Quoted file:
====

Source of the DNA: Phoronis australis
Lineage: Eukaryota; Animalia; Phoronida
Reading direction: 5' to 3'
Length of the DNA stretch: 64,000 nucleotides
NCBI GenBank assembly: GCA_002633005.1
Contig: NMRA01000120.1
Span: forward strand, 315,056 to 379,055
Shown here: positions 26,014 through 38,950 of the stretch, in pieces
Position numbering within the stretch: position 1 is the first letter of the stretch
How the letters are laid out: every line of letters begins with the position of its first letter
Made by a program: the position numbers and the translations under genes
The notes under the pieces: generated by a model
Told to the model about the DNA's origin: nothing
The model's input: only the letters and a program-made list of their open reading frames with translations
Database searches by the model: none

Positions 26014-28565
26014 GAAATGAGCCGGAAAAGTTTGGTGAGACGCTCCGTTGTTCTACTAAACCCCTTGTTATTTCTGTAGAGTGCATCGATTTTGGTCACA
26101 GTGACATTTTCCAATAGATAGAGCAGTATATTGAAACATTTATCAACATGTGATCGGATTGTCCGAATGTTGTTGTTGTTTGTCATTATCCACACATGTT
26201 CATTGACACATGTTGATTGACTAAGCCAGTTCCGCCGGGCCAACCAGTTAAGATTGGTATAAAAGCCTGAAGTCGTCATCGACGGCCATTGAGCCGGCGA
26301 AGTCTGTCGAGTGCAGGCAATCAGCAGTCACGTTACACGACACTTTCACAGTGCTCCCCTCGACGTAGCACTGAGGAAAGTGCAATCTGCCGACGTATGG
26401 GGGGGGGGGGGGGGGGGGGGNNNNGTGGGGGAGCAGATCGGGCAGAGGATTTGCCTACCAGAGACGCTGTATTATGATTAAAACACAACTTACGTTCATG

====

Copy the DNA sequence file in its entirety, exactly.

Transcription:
Source of the DNA: Phoronis australis
Lineage: Eukaryota; Animalia; Phoronida
Reading direction: 5' to 3'
Length of the DNA stretch: 64,000 nucleotides
NCBI GenBank assembly: GCA_002633005.1
Contig: NMRA01000120.1
Span: forward strand, 315,056 to 379,055
Shown here: positions 26,014 through 38,950 of the stretch, in pieces
Position numbering within the stretch: position 1 is the first letter of the stretch
How the letters are laid out: every line of letters begins with the position of its first letter
Made by a program: the position numbers and the translations under genes
The notes under the pieces: generated by a model
Told to the model about the DNA's origin: nothing
The model's input: only the letters and a program-made list of their open reading frames with translations
Database searches by the model: none

Positions 26014-28565
26014 GAAATGAGCCGGAAAAGTTTGGTGAGACGCTCCGTTGTTCTACTAAACCCCTTGTTATTTCTGTAGAGTGCATCGATTTTGGTCACA
26101 GTGACATTTTCCAATAGATAGAGCAGTATATTGAAACATTTATCAACATGTGATCGGATTGTCCGAATGTTGTTGTTGTTTGTCATTATCCACACATGTT
26201 CATTGACACATGTTGATTGACTAAGCCAGTTCCGCCGGGCCAACCAGTTAAGATTGGTATAAAAGCCTGAAGTCGTCATCGACGGCCATTGAGCCGGCGA
26301 AGTCTGTCGAGTGCAGGCAATCAGCAGTCACGTTACACGACACTTTCACAGTGCTCCCCTCGACGTAGCACTGAGGAAAGTGCAATCTGCCGACGTATGG
26401 GGGGGGGGGGGGGGGGGGGGNNNNGTGGGGGAGCAGATCGGGCAGAGGATTTGCCTACCAGAGACGCTGTATTATGATTAAAACACAACTTACGTTCATG